Eplerenone is used to lower the risk of death from heart failure after a heart attack.
Eplerenone is also used to treat high blood pressure (hypertension).
Eplerenone may also be used for purposes not listed in this medication guide.
You may not be able to take eplerenone if you have severe kidney disease, high potassium levels in your blood, or type 2 diabetes with increased levels of albumin (a protein) in your urine.
Tell your doctor about all your current medicines and any you start or stop using. Many drugs can interact, and some drugs should not be used together.
You may not be able to take this medicine if you are allergic to eplerenone, or if you have:
high potassium levels in your blood (hyperkalemia);
severe kidney disease; or
type 2 diabetes with increased levels of albumin (a protein) in your urine.
Some medicines can cause unwanted or dangerous effects when used with eplerenone. Your doctor may change your treatment plan if you also use:
a potassium supplement;
an antibiotic--clarithromycin, telithromycin;
antifungal medicine--itraconazole, ketoconazole;
a diuretic or "water pill"--amiloride, spironolactone, triamterene; or
antiviral medicine to treat HIV/AIDS--indinavir, nelfinavir, ritonavir, saquinavir.
Tell your doctor if you have ever had:
high cholesterol or triglycerides; or
if you take other heart or blood pressure medications.
Tell your doctor if you are pregnant or breastfeeding.
It is not known whether eplerenone will harm an unborn baby. However, having high blood pressure during pregnancy may cause complications such as diabetes or eclampsia (dangerously high blood pressure that can lead to medical problems in both mother and baby). Heart failure can get worse during pregnancy and may cause complications such as premature birth. The benefit of treating hypertension or heart failure may outweigh any risks to the baby.
This medicine may affect fertility (ability to have children) in men.
Follow all directions on your prescription label and read all medication guides or instruction sheets. Your doctor may occasionally change your dose. Use the medicine exactly as directed.
Eplerenone may be taken with or without food.
You may need blood tests, and your blood pressure will need to be checked often.
If you have high blood pressure, keep using eplerenone even if you feel well. High blood pressure often has no symptoms. You may need to use blood pressure medicine for the rest of your life.
Store at room temperature away from moisture and heat.
Take the medicine as soon as you can, but skip the missed dose if it is almost time for your next dose. Do not take two doses at one time.
Seek emergency medical attention or call the Poison Help line at 1-800-222-1222.
Do not use potassium supplements or salt substitutes, unless your doctor has told you to.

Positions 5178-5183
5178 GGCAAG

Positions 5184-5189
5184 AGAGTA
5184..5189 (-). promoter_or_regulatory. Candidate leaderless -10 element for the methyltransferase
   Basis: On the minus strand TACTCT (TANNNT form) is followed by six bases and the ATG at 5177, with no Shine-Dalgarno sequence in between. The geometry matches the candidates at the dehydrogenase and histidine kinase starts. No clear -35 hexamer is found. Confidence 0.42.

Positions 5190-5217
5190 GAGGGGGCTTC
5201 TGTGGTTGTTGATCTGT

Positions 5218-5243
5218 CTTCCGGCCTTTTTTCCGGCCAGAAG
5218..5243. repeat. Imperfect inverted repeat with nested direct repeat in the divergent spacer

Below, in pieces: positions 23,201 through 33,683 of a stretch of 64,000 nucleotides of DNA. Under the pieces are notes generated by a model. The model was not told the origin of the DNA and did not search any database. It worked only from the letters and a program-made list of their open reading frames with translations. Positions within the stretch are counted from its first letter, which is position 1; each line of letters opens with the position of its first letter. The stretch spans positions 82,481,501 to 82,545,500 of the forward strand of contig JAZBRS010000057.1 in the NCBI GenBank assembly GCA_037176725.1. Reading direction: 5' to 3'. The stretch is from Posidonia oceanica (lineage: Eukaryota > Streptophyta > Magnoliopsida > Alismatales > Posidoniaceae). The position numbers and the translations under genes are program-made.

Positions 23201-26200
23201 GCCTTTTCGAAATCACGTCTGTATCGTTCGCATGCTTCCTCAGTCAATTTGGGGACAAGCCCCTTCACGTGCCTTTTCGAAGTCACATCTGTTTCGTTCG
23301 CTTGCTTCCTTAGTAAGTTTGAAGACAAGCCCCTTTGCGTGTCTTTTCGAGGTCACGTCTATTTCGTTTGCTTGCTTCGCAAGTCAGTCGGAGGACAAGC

Get emergency medical help if you have signs of an allergic reaction: hives; severe stomach pain; difficulty breathing; swelling of your face, lips, tongue, or throat.
Call your doctor at once if you have:
a light-headed feeling, like you might pass out;
little or no urination;
fast or irregular heartbeats;
swelling in your feet or lower legs; or
high potassium--nausea, weakness, tingly feeling, chest pain, irregular heartbeats, loss of movement.
Common side effects may include:
This is not a complete list of side effects and others may occur. Call your doctor for medical advice about side effects. You may report side effects to FDA at 1-800-FDA-1088.
Usual Adult Dose for Congestive Heart Failure:
Initial dose: 25 mg orally once a day; titrate to the target dose preferably within 4 weeks as tolerated.
Target dose: 50 mg orally once a day
Use: To improve survival of stable patients with symptomatic heart failure with reduced ejection fraction (40% or less) after an acute myocardial infarction.
Usual Adult Dose for Hypertension:
Initial dose: 50 mg orally once a day
Maintenance dose: 50 mg orally once or twice a day
Maximum dose: 100 mg/day
-Full therapeutic effect is apparent within 4 weeks.
-Patients with inadequate blood pressure response to the initial dose may be increased to 50 mg twice a day.
Tell your doctor about all your current medicines. Many drugs can affect eplerenone, especially:
heart or blood pressure medicine--amiodarone, benazepril, diltiazem, dronedarone, enalapril, lidocaine, lisinopril, olmesartan, valsartan, verapamil, and others; or;
NSAIDs (nonsteroidal anti-inflammatory drugs)--aspirin, ibuprofen (Advil, Motrin), naproxen (Aleve), celecoxib, diclofenac, indomethacin, meloxicam, and others.
This list is not complete and many other drugs may affect eplerenone. This includes prescription and over-the-counter medicines, vitamins, and herbal products. Not all possible drug interactions are listed here.